Teamsters Approve Partner Benefits
The Empire State Pride Agenda announced that two Teamsters Locals for workers at JFK Airport “will treat marriages of same-sex couples the same as all other marriages” for purposes of providing retirement benefits and coverage. The ruling was sought by Dolores Damone, a retired Teamster from Suffolk, who was married in Toronto to Marie Sardone.
“I married Marie because I love her and these lifetime benefits help me take care of her,” Damone said. Her attorney, Tom Kirdahy, said, “The law of New York State clearly states that legal marriages from other jurisdictions must be respected.”
Alan Van Capelle, executive director of the Pride Agenda, said, “Every union, every employer, every government entity, and every organization in New York that provide benefits and protections based upon being married should follow the law by doing the same” as these Teamsters locals.
Domestic Partners Protected in New York
The City Council, by a veto-proof majority, passed the Local Civil Rights Restoration Act, mainly to strengthen the local law that goes far beyond state and federal law in protecting human rights. Republican Mayor Bloomberg, facing challenge from Democrat Fernando Ferrer, the former Bronx borough president in the November 8 election, opposed the bill in committee and won’t say whether he will sign it.
Among the provisions in the bill is a ban on discrimination based on “partnership status,” defined to include being in a registered domestic partnership. The bill’s chief sponsor, Upper West Side Councilwoman Gale Brewer, had wanted to go further by defining marital status to include all unmarried partners, but agreed to this compromise in negotiations with the mayor’s office. So, people who shack up without benefit of paper are still subject discrimination, though that is being contested in a pending lawsuit.
Married Gays Denied Connecticut Recognition
Democratic State Attorney General Richard Blumenthal has issued an opinion that Connecticut law does not recognize same-sex marriage and that gays and lesbians who marry legally elsewhere would have to register for a Connecticut civil union if they want rights as couples in that state. He said that same-sex couples in civil unions performed in Vermont and California would be recognized in the Nutmeg State. In a last-minutee amendment to the Connecticut law as it neared final passage this summer, the Legislature specifically banned recognition of same-sex marriage.
All this comes on the eve of the civil union law going into effect in Connecticut on October 1, giving gay couples all the rights and responsibilities of married couples without the name and without the transferability to other juridictions. A lawsuit seeking full marriage rights is still pending.
In New York, Democratic State Attorney General Eliot Spitzer issued an opinion in March 2004 that while New York does not perform same-sex marriages, it must recognize those performed legally elsewhere. Adherence to Spitzer’s advisory has been spotty, with the City of New York recognizing the couples—while appealing a court order to marry gay couples here—and the State Department of Taxation denying them the right to file jointly on their state returns.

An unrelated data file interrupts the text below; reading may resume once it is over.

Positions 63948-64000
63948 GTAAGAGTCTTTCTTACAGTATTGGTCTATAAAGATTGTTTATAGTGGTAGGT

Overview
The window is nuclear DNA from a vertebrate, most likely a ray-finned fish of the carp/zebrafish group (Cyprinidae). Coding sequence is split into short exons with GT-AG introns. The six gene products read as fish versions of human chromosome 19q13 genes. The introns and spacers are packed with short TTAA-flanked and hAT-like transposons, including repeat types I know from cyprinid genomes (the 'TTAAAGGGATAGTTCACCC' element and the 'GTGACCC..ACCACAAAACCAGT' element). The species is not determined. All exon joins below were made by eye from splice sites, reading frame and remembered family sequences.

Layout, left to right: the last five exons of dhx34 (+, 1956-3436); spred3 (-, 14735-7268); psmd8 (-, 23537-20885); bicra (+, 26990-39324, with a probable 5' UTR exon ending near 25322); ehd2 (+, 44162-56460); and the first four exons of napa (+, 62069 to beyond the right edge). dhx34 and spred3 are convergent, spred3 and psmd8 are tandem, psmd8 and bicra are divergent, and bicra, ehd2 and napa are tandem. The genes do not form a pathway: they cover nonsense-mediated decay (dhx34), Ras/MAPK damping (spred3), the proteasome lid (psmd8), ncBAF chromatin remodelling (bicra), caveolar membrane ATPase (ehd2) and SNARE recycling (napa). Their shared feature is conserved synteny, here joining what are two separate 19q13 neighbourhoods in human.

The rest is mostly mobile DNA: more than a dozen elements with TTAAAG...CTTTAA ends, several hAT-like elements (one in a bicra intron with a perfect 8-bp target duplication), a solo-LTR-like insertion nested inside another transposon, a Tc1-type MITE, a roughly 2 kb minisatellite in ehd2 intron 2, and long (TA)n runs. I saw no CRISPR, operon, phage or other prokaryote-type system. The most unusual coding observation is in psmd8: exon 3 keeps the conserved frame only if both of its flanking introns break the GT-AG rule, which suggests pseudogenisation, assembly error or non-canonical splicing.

Everybody’s Doing It
The National Center for Health Statistics, one of the federal Centers for Disease Control and Prevention, has released a new study of American sexual practices and orientation that is surprising some. They did in-person interviews with 12,571 people between the ages of 15 and 44.
Among adults 25 to 44, they found that 97 percent of men and 98 percent of women had engaged in vaginal intercourse; 90 percent of men and 88 percent of women had had oral sex with an opposite sex partner; and 40 percent of men and 35 percent of women had had anal sex with an opposite sex partner.
On the homosexual and bisexual front, 6.5 percent of men 25-44 have had anal or oral sex with another man and 11 percent of women in that age group have had a “sexual experience” with another woman. The gender differential may have something to do with men having to indicate specific sex acts—that did not include mutual masturbation, frottage, or plain old making out—and women being asked more generally about a sexual experience.
In terms of identification, 90 percent of men 18-44 said they were heterosexual, 2.3 percent homosexual, 1.8 percent bisexual, and 3.9 percent “something else.” The findings for women were similar.
The data show that more than half of young people are having oral sex, especially those who are more affluent and educated.
Monica Rodriguez, vice president for education and training at the Sexuality Information and Education Council of the United States, said, “The study shatters the stereotypes about who we think is having oral sex and reinforces that young people in this country are engaging in a range of sexual behaviors that is putting them at risk for STDs and HIV.”
New York Law School Attacked by Pentagon; Harvard Spared
The U.S. Defense Department is going after three law schools, including New York Law School, for barring military recruiters, denying them federal contracts. Yale Law School got an injunction against Pentagon harassment in November and Harvard “seems to have been left alone so far,” Inside Higher Education reported. Congress passed the Solomon Amendment in 1994 and enhanced it in 2001, barring federal money to schools that refused access to recruiters for the armed forces.
Arthur S. Leonard, a gay professor at New York Law School and the legal reporter for Gay City News, said, “We lost nothing, really. We are an independent law school. We don’t have a medical school or science departments that do federal research. Our student aid money is sheltered by the Frank/Campbell amendment. So for us, and the other two schools on the list, this is entirely about principle.”
Vermont Law School and William Mitchell College of Law in St. Paul, Minnesota were also cited by the Pentagon as being non-compliant.
“I think the military knows better that to pick that fight [with Harvard] in the months leading up” to Supreme Court arguments on the matter, Boston College law professor Kent Greenfield, president of the Forum for Academic and Institutional Rights, told Inside Higher Education.
Feds Aide Pope in Sex Abuse Suit
The United States government is asking a court in Texas to dismiss a lawsuit implicating Pope Benedict XVI in a sex abuse case cover-up. Lawyers for three boys molested in the 1990s by a priest in Houston say that Cardinal Joseph Ratzinger, now pontiff, shielded the men from prosecution “by treating their cases secretly,” Catholic World News reported.
The U.S. is arguing that Benedict is immune from prosecution based on his status as a head of state, Vatican City. Similar charges were dismissed against the previous pope, John Paul II, also in a Texas case. But Daniel Shea, a lawyer for the plaintiffs, said he will appeal if Benedict is ruled immune, by “challenging the constitutionality of U.S. diplomatic relations with the Holy See,” the news service said.
Raped Prisoner Sues in Texas